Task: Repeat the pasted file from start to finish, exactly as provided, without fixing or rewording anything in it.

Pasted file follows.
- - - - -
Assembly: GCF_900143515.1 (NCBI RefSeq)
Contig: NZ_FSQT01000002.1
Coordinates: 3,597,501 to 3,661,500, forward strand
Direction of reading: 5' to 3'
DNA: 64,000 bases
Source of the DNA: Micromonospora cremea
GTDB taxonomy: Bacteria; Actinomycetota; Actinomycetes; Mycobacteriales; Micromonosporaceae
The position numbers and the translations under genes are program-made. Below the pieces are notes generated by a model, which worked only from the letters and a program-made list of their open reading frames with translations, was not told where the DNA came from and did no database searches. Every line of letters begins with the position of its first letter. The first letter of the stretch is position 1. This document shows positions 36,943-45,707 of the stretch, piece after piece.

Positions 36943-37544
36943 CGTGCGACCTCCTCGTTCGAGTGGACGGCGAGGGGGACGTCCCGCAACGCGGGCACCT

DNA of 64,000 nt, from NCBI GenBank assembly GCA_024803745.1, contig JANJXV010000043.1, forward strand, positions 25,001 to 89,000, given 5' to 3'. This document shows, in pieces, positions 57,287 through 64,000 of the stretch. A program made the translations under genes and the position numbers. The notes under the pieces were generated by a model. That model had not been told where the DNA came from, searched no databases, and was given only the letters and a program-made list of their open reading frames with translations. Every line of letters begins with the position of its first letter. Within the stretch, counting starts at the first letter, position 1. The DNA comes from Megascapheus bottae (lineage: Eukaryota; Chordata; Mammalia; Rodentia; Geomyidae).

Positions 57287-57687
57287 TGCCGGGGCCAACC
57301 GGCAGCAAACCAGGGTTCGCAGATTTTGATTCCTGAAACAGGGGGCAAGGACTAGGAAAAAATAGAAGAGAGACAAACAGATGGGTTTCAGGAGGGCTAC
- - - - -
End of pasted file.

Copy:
Assembly: GCF_900143515.1 (NCBI RefSeq)
Contig: NZ_FSQT01000002.1
Coordinates: 3,597,501 to 3,661,500, forward strand
Direction of reading: 5' to 3'
DNA: 64,000 bases
Source of the DNA: Micromonospora cremea
GTDB taxonomy: Bacteria; Actinomycetota; Actinomycetes; Mycobacteriales; Micromonosporaceae
The position numbers and the translations under genes are program-made. Below the pieces are notes generated by a model, which worked only from the letters and a program-made list of their open reading frames with translations, was not told where the DNA came from and did no database searches. Every line of letters begins with the position of its first letter. The first letter of the stretch is position 1. This document shows positions 36,943-45,707 of the stretch, piece after piece.

Positions 36943-37544
36943 CGTGCGACCTCCTCGTTCGAGTGGACGGCGAGGGGGACGTCCCGCAACGCGGGCACCT

DNA of 64,000 nt, from NCBI GenBank assembly GCA_024803745.1, contig JANJXV010000043.1, forward strand, positions 25,001 to 89,000, given 5' to 3'. This document shows, in pieces, positions 57,287 through 64,000 of the stretch. A program made the translations under genes and the position numbers. The notes under the pieces were generated by a model. That model had not been told where the DNA came from, searched no databases, and was given only the letters and a program-made list of their open reading frames with translations. Every line of letters begins with the position of its first letter. Within the stretch, counting starts at the first letter, position 1. The DNA comes from Megascapheus bottae (lineage: Eukaryota; Chordata; Mammalia; Rodentia; Geomyidae).

Positions 57287-57687
57287 TGCCGGGGCCAACC
57301 GGCAGCAAACCAGGGTTCGCAGATTTTGATTCCTGAAACAGGGGGCAAGGACTAGGAAAAAATAGAAGAGAGACAAACAGATGGGTTTCAGGAGGGCTAC